No one can really argue with the little Fiat 500. It’s a fabulous-looking car; arguably the cheekiest little ankle-biter out there and people love it for that. I’m absolutely sure that anyone who says they hate the Fiat 500 is in denial and wakes up every night in cold sweats thinking about driving one around all the most fashionable shopping districts in Italy.
In short, everyone can find a Fiat 500 to love. This one is the relative new kid on the block, the Street. It’s based on the basic Pop spec 500, but with a nicely chosen set of extras that give it a much funkier look. Check out the alloy wheels and the seats for starters.
Of course you get the daily essentials like an MP3 player input socket, Bluetooth and air conditioning, as well as the hopefully not daily but equally essential array of seven airbags. You get a sports styling kit, which includes black 16in wheels with red detailing, dark-tinted glass around the rear end and a few tasty little touches on the inside too.
You can specify a great stereo, complete with a subwoofer for extra bass, bi-xenon headlights and even satin-finish door mirrors. They’re switched to a satin silver finish if you go for the TwinAir engine, but either way they look superb.
The bottom line is that with a few semi-carefully chosen options, this 500 looks as fine as a fine Italian dress dipped in the finest molten gold and then draped over Pippa Middleton’s backside. There are three worthy engine choices under the perky little bonnet.
The 1.2 petrol is the cheapest, but if budgets will stretch to it, the star performer is the 875cc TwinAir Turbo, which has buckets of charm and more zip than a Malaysian clothes factory. It’s also capable of astonishing fuel economy, using its selectable Eco mode — but only if you’ve got an iron will and can stay away from the accelerator pedal. The fun-loving 500 is the TwinAir’s natural home.
Then there’s the 1.3-litre MultiJet diesel for the European markets which, although a really good engine, doesn’t suit the car so well and costs more than the other two. It’s just unlikely that Fiat 500 owners will do enough mileage to make the diesel worth a punt. The Street is less customisable than your average 500, distilled as it is out of a more-or-less preset alchemy.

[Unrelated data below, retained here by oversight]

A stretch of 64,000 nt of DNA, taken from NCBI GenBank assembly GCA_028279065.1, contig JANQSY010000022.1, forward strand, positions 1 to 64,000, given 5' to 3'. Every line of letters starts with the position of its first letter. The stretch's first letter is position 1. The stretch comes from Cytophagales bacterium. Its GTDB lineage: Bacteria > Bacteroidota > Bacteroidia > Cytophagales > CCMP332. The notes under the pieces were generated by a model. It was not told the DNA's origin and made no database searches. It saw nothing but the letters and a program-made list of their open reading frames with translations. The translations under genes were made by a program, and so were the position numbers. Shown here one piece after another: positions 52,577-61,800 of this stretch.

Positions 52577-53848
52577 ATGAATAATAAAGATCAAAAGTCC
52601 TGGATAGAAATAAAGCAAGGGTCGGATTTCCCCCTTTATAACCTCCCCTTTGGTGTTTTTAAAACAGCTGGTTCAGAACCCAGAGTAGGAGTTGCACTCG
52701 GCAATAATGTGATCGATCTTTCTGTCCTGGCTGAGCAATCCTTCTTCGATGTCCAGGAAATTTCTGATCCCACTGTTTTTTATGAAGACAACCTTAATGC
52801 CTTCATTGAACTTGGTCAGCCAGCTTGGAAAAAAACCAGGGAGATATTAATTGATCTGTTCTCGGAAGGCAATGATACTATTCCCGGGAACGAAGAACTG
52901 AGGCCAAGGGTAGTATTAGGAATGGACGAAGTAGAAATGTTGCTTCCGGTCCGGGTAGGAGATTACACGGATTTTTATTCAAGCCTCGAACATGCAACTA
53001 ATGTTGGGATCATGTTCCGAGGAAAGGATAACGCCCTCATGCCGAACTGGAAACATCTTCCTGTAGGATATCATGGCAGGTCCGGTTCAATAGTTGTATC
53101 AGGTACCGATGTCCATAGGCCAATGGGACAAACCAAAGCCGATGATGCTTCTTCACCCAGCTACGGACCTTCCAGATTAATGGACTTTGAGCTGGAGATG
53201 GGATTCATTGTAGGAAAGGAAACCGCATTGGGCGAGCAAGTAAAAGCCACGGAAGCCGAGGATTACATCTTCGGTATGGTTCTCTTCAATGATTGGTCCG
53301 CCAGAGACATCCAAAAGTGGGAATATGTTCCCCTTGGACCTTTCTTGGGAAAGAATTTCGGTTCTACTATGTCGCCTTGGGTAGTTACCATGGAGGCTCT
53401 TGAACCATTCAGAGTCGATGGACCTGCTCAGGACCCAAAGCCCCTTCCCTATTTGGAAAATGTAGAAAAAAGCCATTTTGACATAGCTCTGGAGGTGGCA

The good news is that it’s almost impossible to ruin by adding anything daft, which is helpful for residual values — and self-respect. It’s not one to add sets of ‘eyelashes’ to, in case you were thinking it. Plump for the TwinAir engine and you’ll reap the benefits of a very light front end, which means it turns quickly and keenly, chomping away at the road like the Cookie Monster at a pile of double chocolate chip.
Or if you never watched Sesame Street, you can just drive it around town really easily, thanks to its short wheelbase and steering that can be made super-light with the City button Fiat installs on almost all of its small cars. Parking is a doddle, but those prone to, ahem, mishaps, can specify rear parking sensors for a very reasonable fee.
One of the joys the 500 is just how easily it slots into spaces once you get where you’re going. The turning circle could be a little better for such a small car, but you can easily forgive it for that once you hop out and look back at it. One of the things you don’t get a lot of in the 500 is boot space, but then you probably worked that out for yourself.
In fairness, a determined owner can squeeze far more in than you’d believe possible, but it takes smallish, soft bags and a can-do attitude. The 500 is one of those cars we journalists hate giving back, because they’re just really cool. As I hinted earlier, there’s a 500 for everyone, because they come in so many flavours.
Despite the Street being on the expensive side for a city car, it’s got to be one of the best, if only for the way it makes you feel. Sure, there are better value, more practical rivals out there, but if you marry a potato, you’ll always covet the strawberries and cream.